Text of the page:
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After the bill has passed both houses in the identical form, it is signed by three officers: the Speaker of the House, the Senate President, and the Chief Clerk of the House or Secretary of the Senate, depending on where the bill originated.

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If the Governor chooses to sign the bill, it will become law on the prescribed effective date. The Governor may allow a bill to become law without his/her signature, or the Governor may decide to veto the bill. In session – 5 days to vetoSine Die – 30 days, but a 5 day notice of possible veto must be givenThe Governor's veto may be overridden by a two-thirds vote of both houses.

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Effective DateJanuary 1 after session unless….

  • Emergency clauseeffective on a prescribed date
  • Revenue bills may not have an effective date sooner than 91 days. The constitution ensures the people have 90 days to refer a tax measure to the ballot
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Points to Keep in Mind….

Advantages of Presession Filing Members/Committees until Dec. 31 (99 session) State Agencies until Dec 15 (99 session)

All bills receive an Fiscal/Revenue impact statementFiscal Impact Statements.. section 15, Article XI of the Oregon Constitution, allows a local government to decline to implement a state-mandated program if the program will have a significant impact on the local government’s budget and both houses of the legislature have not passed the bill by three fifths votes.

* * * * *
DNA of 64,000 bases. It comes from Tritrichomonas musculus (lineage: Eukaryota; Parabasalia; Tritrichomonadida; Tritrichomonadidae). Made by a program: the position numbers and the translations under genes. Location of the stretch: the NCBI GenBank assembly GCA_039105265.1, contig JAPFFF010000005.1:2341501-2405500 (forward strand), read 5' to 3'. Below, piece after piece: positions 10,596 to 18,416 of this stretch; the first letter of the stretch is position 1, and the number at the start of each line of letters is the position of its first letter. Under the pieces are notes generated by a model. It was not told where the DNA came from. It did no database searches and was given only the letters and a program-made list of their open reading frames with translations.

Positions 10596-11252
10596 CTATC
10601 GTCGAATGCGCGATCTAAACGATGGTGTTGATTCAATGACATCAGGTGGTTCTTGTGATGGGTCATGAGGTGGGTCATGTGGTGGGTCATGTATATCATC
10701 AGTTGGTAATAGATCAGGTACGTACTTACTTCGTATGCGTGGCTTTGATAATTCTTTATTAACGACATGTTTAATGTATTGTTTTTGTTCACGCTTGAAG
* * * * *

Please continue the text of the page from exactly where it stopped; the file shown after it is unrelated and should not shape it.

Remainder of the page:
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Revenue BillsSection 18,Article IV of the Oregon Constitution requires “bills for raising revenue . . . [to] originate in the House of Representatives.”59 Section 25, Article IV of the Oregon Constitution, requires three-fifths votes for revenue bills to become law.

Revenue Impact Statements determine whether the bill or amendment affects state or local tax revenues…and to what degree.

Importance of committee chairsChairs determine which bills, that are referred to their committee, are heard

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Public Hearing / Work SessionsAll committee proceedings are open to the publicThe public may testify in a public hearingThe public may attend a work session, but may not testify

Committee is not required to allow the public to speak; only to allow them to attend.

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Web Resources

  • The Citizen’s Guide to the Legislative Process
    • http://www.leg.state.or.us/citizenguide/home.htmwhich has this power point presentation!
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Citizen’s Guide includes

  • Contacting Legislators
    • by phone, mail or email
  • Web Site Information
  • How to Testify before Committee
  • Committee Information
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Resources in the Capitol

Legislative Library 986-1668

Committee Services 986-1813

Legislative Liaison 986-1000